Title: Geoengineering Vs. Climate Engineering: DevelopingEnvironmentally-Conscious and Business-Driven Climate Policies for India.
Abstract: Article 4 of the United Nations' Paris Agreement, for the first time, commits signatory nations to utilizing carbon sinks - forests, soil, oceans and new-age carbon-capture technologies - to attain the Agreement's objective of limiting the rise of global surface temperature to less than 1.5 degrees Celsius. Creating carbon sinks, an act of geoengineering, can potentially reduce the high concentrations of anthropogenic greenhouse gases in the atmosphere, which are a cause of climate change phenomena. Geoengineering is, however, distinct from climate engineering. The latter focuses on reducing the global average surface temperature by modifying local weather patterns, not by reducing the underlying greenhouse gas concentrations. This lecture will highlight the distinctions between the two, the geopolitical challenges of climate engineering, the large socio-economic opportunities hidden within geoengineering and how Indiashould devise environmentally-conscious and business-driven climate policies in the future.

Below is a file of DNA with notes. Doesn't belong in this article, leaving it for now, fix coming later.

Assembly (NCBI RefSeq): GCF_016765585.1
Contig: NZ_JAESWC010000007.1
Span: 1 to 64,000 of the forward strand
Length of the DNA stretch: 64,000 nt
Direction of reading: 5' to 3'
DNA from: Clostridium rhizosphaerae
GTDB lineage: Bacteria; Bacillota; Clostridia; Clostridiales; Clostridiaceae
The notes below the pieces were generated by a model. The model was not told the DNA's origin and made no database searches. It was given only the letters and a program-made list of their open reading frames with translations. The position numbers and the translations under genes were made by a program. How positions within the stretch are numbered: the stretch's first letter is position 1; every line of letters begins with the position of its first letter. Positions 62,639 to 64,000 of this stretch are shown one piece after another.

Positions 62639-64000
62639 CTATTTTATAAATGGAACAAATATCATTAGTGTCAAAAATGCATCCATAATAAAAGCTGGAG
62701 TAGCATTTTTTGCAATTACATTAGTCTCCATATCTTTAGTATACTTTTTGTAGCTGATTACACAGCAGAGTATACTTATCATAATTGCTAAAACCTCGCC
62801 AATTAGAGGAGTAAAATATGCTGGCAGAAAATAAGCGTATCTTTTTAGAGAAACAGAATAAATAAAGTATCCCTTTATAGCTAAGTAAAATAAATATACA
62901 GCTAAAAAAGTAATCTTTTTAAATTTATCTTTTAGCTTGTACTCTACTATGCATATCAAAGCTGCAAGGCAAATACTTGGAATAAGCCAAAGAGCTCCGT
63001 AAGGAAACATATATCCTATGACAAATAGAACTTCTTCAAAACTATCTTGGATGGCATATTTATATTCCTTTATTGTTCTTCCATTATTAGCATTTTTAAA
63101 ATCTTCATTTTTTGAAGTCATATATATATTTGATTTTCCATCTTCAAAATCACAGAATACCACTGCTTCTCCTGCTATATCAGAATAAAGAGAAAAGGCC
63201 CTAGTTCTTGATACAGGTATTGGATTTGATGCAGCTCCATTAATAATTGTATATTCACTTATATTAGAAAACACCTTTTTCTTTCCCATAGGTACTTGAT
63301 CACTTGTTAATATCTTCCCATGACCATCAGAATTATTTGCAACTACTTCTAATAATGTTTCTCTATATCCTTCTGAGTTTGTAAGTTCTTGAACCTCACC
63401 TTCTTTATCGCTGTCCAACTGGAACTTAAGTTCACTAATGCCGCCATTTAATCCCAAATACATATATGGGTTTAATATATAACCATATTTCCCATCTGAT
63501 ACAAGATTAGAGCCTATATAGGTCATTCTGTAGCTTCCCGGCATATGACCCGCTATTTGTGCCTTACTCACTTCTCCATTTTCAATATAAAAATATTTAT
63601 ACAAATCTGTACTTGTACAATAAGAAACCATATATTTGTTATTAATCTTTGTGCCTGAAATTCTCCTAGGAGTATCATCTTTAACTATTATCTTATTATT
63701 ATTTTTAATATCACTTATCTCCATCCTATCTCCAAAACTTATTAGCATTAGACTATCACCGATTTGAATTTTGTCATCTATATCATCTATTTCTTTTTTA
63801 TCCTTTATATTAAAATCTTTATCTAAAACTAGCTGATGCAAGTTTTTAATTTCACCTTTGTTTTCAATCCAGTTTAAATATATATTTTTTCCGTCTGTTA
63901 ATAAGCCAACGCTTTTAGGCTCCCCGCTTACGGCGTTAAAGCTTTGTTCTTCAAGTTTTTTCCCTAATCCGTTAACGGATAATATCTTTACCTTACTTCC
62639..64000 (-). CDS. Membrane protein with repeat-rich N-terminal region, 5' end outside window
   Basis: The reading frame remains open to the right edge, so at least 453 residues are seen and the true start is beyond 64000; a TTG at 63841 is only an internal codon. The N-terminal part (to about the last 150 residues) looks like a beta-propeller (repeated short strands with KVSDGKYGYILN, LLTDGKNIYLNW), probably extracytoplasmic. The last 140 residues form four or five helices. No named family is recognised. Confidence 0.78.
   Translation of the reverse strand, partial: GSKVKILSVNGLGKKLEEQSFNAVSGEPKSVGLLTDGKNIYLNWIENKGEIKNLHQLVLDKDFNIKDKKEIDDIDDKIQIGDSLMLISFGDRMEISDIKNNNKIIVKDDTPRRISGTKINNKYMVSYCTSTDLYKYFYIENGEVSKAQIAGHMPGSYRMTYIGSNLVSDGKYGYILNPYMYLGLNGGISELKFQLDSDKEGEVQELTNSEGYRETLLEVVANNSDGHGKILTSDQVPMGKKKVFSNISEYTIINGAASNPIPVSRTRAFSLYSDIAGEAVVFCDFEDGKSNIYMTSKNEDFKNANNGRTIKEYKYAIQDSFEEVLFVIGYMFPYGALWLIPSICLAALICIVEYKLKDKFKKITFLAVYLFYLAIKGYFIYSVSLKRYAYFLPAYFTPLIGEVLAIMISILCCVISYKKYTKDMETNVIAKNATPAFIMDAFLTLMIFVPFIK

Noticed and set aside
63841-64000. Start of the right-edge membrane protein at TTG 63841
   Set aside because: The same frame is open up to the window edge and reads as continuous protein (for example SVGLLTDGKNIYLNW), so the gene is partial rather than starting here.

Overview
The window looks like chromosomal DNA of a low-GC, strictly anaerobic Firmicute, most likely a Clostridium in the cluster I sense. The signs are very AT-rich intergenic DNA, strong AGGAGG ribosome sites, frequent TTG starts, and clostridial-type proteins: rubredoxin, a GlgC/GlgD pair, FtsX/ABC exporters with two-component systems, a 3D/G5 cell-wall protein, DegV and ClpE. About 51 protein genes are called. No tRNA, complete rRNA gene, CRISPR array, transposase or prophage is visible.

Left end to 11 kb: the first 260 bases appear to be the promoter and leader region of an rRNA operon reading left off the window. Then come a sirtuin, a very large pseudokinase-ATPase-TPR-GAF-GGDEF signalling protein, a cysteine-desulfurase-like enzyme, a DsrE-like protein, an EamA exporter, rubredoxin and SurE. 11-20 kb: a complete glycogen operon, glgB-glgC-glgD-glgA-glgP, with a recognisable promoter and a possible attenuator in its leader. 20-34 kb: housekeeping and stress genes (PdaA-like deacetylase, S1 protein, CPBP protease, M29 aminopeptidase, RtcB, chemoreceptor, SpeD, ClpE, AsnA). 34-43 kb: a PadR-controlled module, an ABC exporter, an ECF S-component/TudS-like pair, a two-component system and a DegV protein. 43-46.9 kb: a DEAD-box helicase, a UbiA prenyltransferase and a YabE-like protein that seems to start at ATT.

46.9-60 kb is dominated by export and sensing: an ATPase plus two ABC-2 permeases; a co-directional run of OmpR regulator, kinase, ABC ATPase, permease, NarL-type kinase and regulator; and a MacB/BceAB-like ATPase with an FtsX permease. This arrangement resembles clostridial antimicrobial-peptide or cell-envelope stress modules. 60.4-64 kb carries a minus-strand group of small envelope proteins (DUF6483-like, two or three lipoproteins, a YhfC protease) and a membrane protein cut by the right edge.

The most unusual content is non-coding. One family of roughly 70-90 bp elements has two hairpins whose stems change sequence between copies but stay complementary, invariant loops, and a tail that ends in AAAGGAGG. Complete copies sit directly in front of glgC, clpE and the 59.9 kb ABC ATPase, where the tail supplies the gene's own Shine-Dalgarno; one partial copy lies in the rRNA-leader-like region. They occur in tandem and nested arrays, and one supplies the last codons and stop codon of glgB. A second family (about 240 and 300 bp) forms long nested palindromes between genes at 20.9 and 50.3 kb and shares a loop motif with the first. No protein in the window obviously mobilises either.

Biography: Dr. Chaitanya Giri is the Gateway House Fellow of Space and Ocean Studies. His present research focuses aquapolitics and astropolitics, the new-age techno-geostrategy, the space and marine industrial complex, and the science of space exploration. Prior to Gateway House, Dr. Giri has worked as planetary and astromaterials scientist for nearly a decade. He was affiliated to the Earth-Life Science Institute at Tokyo Institute of Technology, the Geophysical Laboratory at Carnegie Institution for Science, and the NASA Goddard Space Flight Center as an ELSI Origins Network Fellow. He was earlier an International Max Planck Research Fellow at the Max Planck Institute for Solar System Research in Germany and the University of Nice in France. Dr. Giri was also a scientific crew member of the European Space Agency's Rosetta mission to comet 67P/Churyumov-Gerasimenko. He is a recipient of several fellowships and awards, including the 2014 Dieter Rampacher Prize of the Max Planck Society for the Advancement of the Science, Germany and the 2016-2018 ELSI Origins Network Fellowship by the John Templeton Foundation, USA to name a few.